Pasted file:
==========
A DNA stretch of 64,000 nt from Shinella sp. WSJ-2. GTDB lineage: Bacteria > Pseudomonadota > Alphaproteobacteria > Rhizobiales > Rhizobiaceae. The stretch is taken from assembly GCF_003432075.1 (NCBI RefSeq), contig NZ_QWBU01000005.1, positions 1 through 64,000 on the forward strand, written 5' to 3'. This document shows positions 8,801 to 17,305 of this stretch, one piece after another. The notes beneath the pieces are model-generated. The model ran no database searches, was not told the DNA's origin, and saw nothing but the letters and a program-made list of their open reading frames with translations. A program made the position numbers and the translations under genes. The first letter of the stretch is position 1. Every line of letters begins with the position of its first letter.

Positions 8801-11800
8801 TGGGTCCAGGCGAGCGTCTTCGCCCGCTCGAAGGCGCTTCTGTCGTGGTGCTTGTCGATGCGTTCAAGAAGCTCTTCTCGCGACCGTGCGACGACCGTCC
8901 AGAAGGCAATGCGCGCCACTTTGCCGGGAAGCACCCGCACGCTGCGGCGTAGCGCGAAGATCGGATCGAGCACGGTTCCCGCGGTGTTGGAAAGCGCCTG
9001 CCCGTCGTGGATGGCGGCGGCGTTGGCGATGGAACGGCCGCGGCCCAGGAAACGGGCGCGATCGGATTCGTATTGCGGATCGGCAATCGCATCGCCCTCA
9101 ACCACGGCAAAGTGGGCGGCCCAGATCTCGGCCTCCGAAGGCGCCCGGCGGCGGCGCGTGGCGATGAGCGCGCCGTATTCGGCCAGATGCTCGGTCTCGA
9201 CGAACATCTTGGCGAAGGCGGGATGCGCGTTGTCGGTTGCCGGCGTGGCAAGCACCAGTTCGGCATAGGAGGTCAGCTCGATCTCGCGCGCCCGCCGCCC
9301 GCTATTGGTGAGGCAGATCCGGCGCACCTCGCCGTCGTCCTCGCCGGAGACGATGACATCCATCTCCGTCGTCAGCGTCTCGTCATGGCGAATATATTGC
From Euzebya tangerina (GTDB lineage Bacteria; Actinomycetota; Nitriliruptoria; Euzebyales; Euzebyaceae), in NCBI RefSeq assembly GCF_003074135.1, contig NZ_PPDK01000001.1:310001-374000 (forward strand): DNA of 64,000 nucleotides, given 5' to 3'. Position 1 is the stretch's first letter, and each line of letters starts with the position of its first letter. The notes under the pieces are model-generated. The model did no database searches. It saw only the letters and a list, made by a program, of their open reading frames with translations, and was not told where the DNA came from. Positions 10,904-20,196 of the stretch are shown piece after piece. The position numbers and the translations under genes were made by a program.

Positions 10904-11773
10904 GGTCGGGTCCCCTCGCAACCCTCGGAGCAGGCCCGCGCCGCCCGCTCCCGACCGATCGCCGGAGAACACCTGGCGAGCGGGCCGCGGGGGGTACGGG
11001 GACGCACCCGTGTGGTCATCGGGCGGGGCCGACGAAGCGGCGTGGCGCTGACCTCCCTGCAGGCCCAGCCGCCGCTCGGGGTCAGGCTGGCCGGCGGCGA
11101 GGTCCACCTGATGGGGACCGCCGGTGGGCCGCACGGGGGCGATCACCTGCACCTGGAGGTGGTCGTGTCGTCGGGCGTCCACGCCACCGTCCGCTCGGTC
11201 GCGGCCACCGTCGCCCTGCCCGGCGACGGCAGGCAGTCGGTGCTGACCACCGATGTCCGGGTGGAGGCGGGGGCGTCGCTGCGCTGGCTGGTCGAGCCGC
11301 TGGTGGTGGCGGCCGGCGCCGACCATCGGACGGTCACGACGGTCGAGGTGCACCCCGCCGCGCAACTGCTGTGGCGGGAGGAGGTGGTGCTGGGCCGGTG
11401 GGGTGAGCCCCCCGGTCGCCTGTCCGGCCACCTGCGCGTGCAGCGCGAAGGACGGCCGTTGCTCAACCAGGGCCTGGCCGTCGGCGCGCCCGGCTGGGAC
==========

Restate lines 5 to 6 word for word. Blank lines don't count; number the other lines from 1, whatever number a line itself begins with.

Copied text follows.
9001 CCCGTCGTGGATGGCGGCGGCGTTGGCGATGGAACGGCCGCGGCCCAGGAAACGGGCGCGATCGGATTCGTATTGCGGATCGGCAATCGCATCGCCCTCA
9101 ACCACGGCAAAGTGGGCGGCCCAGATCTCGGCCTCCGAAGGCGCCCGGCGGCGGCGCGTGGCGATGAGCGCGCCGTATTCGGCCAGATGCTCGGTCTCGA